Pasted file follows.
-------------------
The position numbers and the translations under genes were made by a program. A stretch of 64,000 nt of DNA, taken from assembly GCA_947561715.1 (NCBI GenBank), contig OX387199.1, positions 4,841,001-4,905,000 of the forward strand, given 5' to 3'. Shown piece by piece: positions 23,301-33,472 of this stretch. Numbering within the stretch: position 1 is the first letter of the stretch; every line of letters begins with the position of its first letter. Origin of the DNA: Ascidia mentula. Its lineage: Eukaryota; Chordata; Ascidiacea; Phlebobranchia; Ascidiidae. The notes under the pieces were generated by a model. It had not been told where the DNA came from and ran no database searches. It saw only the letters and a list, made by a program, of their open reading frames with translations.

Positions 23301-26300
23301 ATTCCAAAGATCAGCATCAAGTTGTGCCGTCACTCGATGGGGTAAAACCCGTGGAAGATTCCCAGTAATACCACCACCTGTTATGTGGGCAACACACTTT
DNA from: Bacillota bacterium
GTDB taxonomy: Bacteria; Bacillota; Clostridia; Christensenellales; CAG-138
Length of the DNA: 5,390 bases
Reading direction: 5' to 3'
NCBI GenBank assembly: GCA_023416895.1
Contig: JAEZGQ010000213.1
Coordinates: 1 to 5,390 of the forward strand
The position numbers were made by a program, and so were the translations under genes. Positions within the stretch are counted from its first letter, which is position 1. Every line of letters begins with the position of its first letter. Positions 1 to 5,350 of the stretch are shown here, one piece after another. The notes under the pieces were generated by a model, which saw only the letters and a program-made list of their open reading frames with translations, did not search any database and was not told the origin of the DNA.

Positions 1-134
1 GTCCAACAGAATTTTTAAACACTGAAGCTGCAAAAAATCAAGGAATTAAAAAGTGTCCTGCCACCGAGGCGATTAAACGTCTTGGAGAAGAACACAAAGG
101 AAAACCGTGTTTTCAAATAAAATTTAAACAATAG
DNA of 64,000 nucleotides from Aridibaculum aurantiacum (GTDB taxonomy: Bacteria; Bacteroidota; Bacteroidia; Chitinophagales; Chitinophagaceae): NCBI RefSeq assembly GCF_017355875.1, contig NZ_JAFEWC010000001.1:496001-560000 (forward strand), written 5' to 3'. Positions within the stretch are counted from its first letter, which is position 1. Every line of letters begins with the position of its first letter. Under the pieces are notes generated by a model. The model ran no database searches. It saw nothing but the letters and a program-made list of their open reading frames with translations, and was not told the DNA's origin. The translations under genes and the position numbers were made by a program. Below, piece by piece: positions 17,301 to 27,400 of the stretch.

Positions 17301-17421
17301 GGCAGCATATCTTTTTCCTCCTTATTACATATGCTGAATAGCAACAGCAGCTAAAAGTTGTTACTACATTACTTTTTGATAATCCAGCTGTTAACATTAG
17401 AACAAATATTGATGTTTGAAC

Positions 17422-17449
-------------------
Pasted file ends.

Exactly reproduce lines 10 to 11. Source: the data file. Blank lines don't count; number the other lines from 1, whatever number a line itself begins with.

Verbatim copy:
Coordinates: 1 to 5,390 of the forward strand
The position numbers were made by a program, and so were the translations under genes. Positions within the stretch are counted from its first letter, which is position 1. Every line of letters begins with the position of its first letter. Positions 1 to 5,350 of the stretch are shown here, one piece after another. The notes under the pieces were generated by a model, which saw only the letters and a program-made list of their open reading frames with translations, did not search any database and was not told the origin of the DNA.